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North Korea held one of its most important military parades over the weekend. The country celebrated the 75th anniversary of its ruling Workers’ Party. The event featured heavily choreographed marches, as well as an emotional speech from Kim Jong-un who spoke about the country’s recent struggles.
In an unprecedented move, Kim held the event just before midnight and unveiled a “colossal” and previously unseen intercontinental ballistic missile (ICBM).
The “strategic weapon” has largely been interpreted as intended to prompt the US into further discussions over lifting trade restrictions.
It is true that the missile aroused the US’ attention, as Defence Secretary Mark Esper met with South Korea’s Defence Minister Suh Wook this week, and said: “We agree that North Korea’s nuclear and ballistic missile programmes remain a serious threat to the security and stability of the region and the world.”
This is especially salient given the North’s consistently aggressive rhetoric.
Perhaps the most aggressive exchange came in 2012 when Kim threatened a “merciless sacred war” against his southern neighbour.
It came just days after Pyongyang had struck a deal with the US to suspend its nuclear activities in return for aid.
The warning was a common tactic of the North.
It was, however, taken more seriously after lingering tensions and violence in 2010 saw 50 South Koreans killed, while fears of war raised tenfold.
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A North Korea military spokesman at the time offered some insight as to why Kim chose that moment to call for war.
They said Seoul was creating a “touch-and-go” environment because of joint military exercises with the US.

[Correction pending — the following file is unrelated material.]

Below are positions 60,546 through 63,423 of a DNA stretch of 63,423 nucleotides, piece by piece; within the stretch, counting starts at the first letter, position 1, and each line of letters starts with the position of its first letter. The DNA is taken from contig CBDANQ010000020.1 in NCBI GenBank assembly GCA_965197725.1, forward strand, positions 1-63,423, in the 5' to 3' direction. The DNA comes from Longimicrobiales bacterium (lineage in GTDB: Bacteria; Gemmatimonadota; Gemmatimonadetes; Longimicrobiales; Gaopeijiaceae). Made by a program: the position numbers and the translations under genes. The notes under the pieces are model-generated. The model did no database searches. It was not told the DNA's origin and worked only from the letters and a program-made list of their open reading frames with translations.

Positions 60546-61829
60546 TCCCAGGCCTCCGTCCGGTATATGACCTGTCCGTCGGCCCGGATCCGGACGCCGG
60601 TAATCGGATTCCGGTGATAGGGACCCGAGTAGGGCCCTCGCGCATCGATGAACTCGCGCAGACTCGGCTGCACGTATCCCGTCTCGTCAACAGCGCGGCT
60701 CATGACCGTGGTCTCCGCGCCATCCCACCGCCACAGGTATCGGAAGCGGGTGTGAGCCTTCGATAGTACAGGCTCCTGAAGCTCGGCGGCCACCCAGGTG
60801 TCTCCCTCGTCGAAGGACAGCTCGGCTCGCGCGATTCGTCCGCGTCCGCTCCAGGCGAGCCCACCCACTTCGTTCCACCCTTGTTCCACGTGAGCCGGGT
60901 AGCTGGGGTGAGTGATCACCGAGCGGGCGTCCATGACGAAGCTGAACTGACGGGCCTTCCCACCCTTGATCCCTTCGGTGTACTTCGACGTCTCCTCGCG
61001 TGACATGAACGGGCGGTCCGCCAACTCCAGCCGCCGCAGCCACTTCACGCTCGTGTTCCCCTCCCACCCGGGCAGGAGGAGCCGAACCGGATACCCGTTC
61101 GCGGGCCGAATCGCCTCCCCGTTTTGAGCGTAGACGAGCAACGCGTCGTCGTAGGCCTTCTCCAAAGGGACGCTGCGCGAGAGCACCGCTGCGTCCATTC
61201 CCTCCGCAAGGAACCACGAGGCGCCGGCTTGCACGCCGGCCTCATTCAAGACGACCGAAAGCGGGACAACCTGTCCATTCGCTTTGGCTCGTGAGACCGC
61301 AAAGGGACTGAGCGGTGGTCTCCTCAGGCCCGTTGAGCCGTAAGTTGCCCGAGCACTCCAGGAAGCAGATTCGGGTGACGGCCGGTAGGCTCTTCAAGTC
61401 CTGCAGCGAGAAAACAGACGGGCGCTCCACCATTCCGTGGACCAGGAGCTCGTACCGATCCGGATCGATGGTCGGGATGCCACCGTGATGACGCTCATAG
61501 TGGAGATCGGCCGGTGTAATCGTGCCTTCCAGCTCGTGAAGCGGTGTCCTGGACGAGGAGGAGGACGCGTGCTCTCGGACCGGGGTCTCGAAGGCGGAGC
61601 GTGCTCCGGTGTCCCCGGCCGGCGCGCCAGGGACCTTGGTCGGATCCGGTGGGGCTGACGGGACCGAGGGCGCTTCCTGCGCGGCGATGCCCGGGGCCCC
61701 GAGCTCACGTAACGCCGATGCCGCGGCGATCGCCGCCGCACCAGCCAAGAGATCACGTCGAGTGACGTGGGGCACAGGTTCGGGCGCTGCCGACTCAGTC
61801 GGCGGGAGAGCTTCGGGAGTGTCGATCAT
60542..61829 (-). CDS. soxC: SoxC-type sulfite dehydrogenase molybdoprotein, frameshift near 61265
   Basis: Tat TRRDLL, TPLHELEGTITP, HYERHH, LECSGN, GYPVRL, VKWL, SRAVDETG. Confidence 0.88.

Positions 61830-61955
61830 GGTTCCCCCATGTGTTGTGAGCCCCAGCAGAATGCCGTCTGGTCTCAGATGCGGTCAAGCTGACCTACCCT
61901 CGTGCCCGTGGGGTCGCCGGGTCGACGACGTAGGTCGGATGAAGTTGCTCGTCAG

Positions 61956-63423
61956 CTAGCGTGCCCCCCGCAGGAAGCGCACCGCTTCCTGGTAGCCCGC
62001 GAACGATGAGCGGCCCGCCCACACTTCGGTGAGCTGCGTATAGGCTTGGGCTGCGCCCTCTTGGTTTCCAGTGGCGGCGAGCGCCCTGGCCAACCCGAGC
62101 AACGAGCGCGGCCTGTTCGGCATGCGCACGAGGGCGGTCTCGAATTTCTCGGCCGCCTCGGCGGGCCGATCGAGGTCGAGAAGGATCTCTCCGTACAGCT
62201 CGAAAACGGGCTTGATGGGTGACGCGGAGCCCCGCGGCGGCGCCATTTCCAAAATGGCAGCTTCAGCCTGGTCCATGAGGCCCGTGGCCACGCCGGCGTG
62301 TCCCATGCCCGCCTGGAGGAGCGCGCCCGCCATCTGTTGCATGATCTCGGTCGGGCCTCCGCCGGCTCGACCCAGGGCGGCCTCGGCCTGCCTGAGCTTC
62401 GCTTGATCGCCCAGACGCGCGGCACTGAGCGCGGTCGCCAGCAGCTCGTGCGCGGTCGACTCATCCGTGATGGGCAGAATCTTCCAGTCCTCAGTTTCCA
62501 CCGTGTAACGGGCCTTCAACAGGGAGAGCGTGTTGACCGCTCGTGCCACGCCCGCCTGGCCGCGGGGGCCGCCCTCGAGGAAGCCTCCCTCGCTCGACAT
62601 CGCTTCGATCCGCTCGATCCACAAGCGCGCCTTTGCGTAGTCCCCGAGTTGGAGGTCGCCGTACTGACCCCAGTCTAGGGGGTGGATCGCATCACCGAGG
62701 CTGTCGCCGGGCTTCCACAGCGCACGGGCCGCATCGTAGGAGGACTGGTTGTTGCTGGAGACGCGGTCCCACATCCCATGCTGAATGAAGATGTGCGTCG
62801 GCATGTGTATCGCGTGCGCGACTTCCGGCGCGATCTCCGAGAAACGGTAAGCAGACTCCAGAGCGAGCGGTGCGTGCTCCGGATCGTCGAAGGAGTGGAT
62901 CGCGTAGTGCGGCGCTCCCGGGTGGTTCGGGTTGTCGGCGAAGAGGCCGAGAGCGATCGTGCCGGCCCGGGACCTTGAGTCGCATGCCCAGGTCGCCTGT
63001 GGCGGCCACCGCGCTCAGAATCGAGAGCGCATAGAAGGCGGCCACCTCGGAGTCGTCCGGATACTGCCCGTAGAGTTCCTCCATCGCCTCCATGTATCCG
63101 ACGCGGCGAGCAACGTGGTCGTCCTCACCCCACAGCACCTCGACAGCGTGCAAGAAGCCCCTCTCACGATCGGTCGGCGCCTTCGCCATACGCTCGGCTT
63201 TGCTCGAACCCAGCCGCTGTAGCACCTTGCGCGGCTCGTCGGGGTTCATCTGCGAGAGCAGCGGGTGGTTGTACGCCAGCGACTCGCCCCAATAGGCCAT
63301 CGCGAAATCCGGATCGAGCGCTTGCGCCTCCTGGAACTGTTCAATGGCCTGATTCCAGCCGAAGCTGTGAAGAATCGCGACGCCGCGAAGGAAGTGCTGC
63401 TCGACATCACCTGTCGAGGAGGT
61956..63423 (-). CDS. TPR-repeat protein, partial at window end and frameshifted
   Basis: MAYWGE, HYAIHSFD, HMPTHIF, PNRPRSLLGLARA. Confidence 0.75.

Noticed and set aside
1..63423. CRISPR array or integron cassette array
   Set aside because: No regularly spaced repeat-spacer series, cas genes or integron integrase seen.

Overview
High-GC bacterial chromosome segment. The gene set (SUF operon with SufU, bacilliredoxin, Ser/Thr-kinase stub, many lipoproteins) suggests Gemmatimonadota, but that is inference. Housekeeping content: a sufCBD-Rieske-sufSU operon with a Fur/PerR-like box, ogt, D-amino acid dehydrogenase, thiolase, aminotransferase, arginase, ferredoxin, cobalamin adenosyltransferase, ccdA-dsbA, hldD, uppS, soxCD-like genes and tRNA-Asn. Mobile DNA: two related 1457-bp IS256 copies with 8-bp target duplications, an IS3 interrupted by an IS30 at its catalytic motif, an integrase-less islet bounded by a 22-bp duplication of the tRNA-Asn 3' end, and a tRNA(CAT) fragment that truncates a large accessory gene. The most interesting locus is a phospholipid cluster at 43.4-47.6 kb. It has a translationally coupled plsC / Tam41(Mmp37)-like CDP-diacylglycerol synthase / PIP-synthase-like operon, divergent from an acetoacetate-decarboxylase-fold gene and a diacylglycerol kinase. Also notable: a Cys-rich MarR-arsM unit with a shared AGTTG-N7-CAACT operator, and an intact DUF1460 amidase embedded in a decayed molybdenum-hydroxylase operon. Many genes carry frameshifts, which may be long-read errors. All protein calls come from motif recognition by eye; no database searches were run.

On Wednesday, after citing concerns over the North’s new ballistic missile, Mr Esper said: “The United States remains committed to the security of the Republic of Korea.”
However, echoing President Donald Trump’s calls, Mr Esper said a more equal deal between the South and US over defence costs must be found.
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This was so costs don’t “fall unequally on the American taxpayers”.
Some 28,500 American troops are deployed in South Korea.
The hefty military presence is seen as a deterrent to Pyongyang that also sends a message to China about US influence and capability in Asia.
Meanwhile, in a rare moment during the military parade, Kim apologised for his mishandling of the country through its recent tough times.
Removing his glasses, Kim wiped away tears, which analysts claim is an indication of mounting pressure on his regime.
He said: “Our people have placed trust, as high as the sky and as deep as the sea, in me, but I have failed to always live up to it satisfactorily.
“I am really sorry for that.
“Although I am entrusted with the important responsibility to lead this country upholding the cause of the great comrades Kim Il-sung and Kim Jong-il thanks to the trust of all the people, my efforts and sincerity have not been sufficient enough to rid our people of the difficulties in their lives.”
The address included talks of “grave challenges,” “countless ordeals” and “unprecedented disasters,” according to media accounts.
The North’s economy has taken a particularly bad hit as its trade with China – which accounts for 67.2 percent of the country’s exports and 61.6 percent of imports – has fallen considerably because of the pandemic.
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